Narratives of Shipwrecks of the Royal Navy; between 1793 and 1849 eBook

This eBook from the Gutenberg Project consists of approximately 387 pages of information about Narratives of Shipwrecks of the Royal Navy; between 1793 and 1849.
they were placed—­their fears, perhaps, made them forgetful alike of their duty to their king, their country, and themselves; but it is cheering to know that such cases are rare in the British Navy, and we are happy in having very few such to record:  they are alluded to only in the hope that our seamen may learn from them to value that strict discipline and order, which, in a moment of danger, is their greatest safeguard.

Lieutenant, now Rear Admiral, Harvey subsequently served in the Amethyst, Amaranthe, and Intrepid.  His promotion to the rank of commander took place in 1808, when he was appointed to the Cephalus, in the Mediterranean, and there he captured four of the enemy’s privateers, and several merchant vessels.  His post commission bears date April 18, 1811, and he was employed off Corfu till the month of December following.  His last ship was the Implacable, which he paid off in 1814.  He obtained his flag as rear-admiral in December, 1847.  This officer now holds the appointment of Admiral Superintendent of Malta Dockyard.


In the year 1804, the Government sent out the Hindostan, of 1100 tons, laden with supplies for Lord Nelson, then commander-in-chief of the Mediterranean fleet.  This ship was commanded by Captain Le Gros, with 259 persons on board, including passengers, women, and children.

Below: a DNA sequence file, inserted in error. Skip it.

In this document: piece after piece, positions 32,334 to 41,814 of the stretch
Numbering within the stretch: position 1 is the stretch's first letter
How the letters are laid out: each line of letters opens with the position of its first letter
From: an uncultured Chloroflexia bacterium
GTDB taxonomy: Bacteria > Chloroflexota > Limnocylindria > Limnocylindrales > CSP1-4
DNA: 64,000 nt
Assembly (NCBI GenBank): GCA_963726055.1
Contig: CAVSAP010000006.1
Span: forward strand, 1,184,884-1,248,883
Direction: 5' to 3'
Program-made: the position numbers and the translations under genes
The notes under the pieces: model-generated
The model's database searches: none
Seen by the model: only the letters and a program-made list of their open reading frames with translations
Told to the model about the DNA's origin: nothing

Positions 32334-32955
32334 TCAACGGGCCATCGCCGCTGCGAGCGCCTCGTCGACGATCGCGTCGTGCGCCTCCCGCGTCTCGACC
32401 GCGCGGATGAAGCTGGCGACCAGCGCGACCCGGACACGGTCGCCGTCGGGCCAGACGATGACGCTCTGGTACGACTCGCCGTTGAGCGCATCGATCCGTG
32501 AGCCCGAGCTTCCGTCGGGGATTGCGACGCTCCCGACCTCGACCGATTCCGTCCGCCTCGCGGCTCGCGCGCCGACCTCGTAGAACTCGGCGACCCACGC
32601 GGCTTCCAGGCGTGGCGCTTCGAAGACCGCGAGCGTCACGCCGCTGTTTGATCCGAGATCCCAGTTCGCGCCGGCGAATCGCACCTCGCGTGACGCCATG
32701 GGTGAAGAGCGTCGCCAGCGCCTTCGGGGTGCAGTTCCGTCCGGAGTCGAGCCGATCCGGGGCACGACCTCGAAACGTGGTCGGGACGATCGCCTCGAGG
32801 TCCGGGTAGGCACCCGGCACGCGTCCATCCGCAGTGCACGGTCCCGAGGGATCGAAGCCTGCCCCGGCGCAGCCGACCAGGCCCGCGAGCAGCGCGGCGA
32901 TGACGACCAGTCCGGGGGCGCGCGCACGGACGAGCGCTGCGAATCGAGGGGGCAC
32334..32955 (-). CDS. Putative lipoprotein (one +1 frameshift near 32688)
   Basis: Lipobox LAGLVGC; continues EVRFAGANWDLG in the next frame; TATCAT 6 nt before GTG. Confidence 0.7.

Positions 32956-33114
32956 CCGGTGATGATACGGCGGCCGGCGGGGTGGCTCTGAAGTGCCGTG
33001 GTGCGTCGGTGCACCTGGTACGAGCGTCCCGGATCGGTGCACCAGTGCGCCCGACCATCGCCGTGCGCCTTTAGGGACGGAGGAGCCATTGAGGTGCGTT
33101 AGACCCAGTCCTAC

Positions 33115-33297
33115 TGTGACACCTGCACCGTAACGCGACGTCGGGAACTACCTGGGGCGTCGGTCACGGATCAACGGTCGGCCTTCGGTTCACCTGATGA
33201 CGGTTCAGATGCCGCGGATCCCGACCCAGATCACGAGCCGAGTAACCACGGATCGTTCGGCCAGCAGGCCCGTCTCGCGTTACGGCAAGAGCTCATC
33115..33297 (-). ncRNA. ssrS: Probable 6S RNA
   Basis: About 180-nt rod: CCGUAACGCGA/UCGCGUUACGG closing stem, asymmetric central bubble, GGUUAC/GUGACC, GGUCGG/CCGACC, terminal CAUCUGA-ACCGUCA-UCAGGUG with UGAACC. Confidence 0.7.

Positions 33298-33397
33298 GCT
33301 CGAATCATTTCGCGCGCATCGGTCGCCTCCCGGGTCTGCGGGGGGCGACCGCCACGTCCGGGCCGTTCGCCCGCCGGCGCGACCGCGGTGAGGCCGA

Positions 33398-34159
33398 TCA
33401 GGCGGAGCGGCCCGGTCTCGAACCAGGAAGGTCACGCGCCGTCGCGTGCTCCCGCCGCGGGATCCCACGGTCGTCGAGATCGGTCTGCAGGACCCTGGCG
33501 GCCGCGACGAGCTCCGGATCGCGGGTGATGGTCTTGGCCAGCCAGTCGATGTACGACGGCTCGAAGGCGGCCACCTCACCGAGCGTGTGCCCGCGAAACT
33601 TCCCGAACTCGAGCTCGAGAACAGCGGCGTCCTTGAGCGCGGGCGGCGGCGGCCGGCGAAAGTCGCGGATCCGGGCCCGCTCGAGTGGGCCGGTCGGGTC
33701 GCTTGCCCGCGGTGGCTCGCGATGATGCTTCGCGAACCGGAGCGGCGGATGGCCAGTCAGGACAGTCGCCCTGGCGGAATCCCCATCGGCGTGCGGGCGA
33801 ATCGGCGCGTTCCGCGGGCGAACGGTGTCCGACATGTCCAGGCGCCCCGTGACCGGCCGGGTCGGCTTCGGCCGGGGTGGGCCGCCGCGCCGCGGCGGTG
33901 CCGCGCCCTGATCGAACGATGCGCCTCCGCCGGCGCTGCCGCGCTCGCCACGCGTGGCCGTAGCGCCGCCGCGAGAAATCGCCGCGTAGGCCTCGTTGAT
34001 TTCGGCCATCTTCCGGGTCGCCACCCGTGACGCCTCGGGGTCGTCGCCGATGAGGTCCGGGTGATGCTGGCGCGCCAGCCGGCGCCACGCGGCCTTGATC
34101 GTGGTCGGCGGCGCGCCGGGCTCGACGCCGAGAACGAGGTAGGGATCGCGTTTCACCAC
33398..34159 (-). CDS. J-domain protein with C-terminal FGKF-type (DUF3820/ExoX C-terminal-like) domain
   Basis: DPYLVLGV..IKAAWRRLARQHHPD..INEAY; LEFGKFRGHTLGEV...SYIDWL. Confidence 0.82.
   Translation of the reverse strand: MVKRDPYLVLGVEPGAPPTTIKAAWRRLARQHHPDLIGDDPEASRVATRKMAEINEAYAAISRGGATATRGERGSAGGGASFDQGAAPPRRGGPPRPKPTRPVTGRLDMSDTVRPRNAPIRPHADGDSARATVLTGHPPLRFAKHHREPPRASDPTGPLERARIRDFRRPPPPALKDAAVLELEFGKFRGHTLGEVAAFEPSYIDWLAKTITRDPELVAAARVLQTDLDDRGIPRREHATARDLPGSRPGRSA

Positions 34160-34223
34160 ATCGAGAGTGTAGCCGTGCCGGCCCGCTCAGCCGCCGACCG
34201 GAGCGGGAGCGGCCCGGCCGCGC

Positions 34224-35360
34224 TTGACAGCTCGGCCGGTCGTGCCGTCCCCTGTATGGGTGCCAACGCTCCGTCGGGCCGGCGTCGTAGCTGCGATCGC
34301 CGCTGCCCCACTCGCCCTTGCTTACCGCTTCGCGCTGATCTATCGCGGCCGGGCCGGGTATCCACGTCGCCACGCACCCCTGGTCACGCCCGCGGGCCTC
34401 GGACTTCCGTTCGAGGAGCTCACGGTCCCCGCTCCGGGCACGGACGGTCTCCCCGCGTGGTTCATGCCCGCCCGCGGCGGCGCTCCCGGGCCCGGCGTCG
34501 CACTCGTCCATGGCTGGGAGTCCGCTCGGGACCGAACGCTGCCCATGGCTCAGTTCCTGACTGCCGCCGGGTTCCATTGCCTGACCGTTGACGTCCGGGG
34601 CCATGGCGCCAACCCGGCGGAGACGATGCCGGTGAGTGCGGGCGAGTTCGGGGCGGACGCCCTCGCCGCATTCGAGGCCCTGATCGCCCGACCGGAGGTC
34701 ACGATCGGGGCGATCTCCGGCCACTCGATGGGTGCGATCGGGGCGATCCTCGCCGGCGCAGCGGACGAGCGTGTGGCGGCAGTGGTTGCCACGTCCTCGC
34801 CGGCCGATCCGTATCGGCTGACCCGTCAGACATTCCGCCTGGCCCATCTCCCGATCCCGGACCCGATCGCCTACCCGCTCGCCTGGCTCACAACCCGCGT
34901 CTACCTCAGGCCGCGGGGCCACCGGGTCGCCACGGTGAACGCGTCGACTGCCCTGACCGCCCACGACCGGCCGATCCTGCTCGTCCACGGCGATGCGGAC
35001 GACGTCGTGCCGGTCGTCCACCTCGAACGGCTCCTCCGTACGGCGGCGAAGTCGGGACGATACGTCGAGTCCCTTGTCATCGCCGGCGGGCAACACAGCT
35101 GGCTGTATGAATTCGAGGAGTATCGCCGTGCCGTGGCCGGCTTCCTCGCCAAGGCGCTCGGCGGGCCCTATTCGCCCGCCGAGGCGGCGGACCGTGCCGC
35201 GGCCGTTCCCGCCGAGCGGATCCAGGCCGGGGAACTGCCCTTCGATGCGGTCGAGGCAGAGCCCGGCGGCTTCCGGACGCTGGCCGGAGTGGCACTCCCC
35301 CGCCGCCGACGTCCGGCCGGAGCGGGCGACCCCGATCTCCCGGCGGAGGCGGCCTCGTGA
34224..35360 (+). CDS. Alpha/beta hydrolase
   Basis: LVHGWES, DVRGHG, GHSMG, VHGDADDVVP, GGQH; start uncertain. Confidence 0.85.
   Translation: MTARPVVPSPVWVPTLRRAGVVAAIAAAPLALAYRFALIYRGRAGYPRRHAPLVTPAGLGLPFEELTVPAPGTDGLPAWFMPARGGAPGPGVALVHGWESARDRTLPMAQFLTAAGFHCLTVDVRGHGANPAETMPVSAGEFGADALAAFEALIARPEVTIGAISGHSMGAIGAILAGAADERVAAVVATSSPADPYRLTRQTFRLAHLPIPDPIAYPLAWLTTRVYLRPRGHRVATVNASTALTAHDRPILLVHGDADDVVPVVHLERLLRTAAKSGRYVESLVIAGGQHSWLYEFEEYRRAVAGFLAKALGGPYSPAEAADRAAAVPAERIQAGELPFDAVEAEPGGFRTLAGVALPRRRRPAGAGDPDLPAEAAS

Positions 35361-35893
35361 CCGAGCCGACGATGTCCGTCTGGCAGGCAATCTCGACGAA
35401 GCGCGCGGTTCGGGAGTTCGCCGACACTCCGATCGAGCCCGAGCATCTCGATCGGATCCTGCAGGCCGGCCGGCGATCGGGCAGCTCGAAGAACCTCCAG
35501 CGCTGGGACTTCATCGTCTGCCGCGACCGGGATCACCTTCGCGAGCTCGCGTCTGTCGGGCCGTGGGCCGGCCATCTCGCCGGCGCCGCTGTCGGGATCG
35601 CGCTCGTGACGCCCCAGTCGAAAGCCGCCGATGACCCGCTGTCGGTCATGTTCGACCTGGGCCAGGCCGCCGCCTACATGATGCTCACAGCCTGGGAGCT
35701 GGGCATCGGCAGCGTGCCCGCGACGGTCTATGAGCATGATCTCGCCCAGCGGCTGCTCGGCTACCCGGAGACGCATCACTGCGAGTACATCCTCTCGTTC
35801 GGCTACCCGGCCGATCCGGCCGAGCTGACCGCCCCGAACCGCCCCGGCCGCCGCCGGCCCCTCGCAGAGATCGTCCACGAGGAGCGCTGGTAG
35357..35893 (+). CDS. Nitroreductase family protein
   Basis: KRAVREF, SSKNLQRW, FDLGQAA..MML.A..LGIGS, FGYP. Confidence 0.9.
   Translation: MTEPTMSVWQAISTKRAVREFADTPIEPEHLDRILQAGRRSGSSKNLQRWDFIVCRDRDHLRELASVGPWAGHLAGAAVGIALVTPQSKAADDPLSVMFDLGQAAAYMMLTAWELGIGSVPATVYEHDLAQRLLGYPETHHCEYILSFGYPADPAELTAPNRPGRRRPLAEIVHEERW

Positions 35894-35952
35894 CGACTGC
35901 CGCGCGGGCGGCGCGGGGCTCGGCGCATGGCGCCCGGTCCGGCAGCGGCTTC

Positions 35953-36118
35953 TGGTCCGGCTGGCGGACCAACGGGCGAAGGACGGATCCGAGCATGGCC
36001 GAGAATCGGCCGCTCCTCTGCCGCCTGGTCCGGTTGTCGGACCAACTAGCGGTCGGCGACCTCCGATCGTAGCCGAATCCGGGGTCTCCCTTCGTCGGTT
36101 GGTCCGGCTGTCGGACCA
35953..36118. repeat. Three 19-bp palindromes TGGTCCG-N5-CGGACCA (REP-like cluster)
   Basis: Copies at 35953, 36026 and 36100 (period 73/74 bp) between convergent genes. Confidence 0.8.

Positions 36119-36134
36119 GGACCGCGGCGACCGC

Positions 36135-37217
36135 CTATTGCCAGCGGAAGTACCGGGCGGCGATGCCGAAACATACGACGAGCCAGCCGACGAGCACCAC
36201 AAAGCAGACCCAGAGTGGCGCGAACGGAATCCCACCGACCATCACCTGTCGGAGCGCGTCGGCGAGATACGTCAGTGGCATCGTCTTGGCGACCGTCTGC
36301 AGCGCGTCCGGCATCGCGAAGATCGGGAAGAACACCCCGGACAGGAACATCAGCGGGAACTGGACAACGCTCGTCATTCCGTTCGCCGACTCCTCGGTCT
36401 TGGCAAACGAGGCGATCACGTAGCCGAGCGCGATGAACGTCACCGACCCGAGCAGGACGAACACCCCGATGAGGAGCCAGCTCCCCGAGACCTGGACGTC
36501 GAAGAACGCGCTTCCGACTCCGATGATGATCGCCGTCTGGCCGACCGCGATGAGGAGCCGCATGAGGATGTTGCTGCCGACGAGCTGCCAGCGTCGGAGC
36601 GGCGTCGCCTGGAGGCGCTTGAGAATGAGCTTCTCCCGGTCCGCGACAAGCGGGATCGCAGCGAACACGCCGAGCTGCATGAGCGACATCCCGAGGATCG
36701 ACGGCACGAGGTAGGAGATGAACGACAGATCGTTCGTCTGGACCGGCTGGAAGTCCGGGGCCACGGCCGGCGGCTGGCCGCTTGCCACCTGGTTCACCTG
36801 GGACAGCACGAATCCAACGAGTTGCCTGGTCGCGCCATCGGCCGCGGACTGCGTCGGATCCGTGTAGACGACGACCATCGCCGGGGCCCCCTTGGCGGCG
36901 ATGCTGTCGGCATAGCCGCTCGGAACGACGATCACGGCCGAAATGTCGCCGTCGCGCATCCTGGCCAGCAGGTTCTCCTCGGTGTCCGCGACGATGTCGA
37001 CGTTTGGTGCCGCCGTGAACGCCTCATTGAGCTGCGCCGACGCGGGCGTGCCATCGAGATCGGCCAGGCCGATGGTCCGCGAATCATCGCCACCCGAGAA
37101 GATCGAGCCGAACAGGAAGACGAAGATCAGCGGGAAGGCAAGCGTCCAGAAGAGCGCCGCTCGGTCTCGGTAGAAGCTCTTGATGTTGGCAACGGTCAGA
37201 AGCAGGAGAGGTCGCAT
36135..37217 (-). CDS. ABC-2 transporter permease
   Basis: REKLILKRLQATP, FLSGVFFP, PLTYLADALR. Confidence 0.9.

She arrived at Gibraltar in the month of March, and sailed again from thence in company with the Phoebe frigate, to join Lord Nelson off Toulon, but she was separated from her consort during a heavy gale of wind, in the Gulf of Lyons.

On the 2nd of April, at about seven o’clock in the morning, the ship being then thirteen leagues to the south-east of Cape St. Sebastian, a thick smoke was observed to issue from the fore and main hatchways.

Lieutenant Tailour, who was on the quarter-deck, heard the cry of “fire,” and saw the people rushing up the hatchway in the midst of volumes of smoke, coming from the orlop deck.  He instantly called for the drummer and the mate of the watch, and desired the former to beat to quarters, and the latter to inform Captain Le Gros of what had occurred, whilst he himself would go below, and endeavour to ascertain the cause and the place of the fire.

Lieutenant Tailour then went down into the orlop gratings, and penetrated some distance into each tier; the smoke was very thick in both, particularly forward.  He next went to the sail room, where there was no appearance of either fire or smoke.  He was then joined by Lieutenant Banks and several other officers, and they proceeded together to the hold.  Here the smoke was very dense, and it affected the throat like that from hot tar.  The officers were satisfied, upon inquiry, that there had not been either light or tar in the hold.  They then tried to re-enter the tiers, but were driven back by the suffocating smoke.  The absence of heat, however, convinced them that the fire was not in that part of the ship.  A cry was heard that the fire was down forward,—­but we will use Lieutenant Tailour’s own words to describe the scene.  He says,—­

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Narratives of Shipwrecks of the Royal Navy; between 1793 and 1849 from Project Gutenberg. Public domain.
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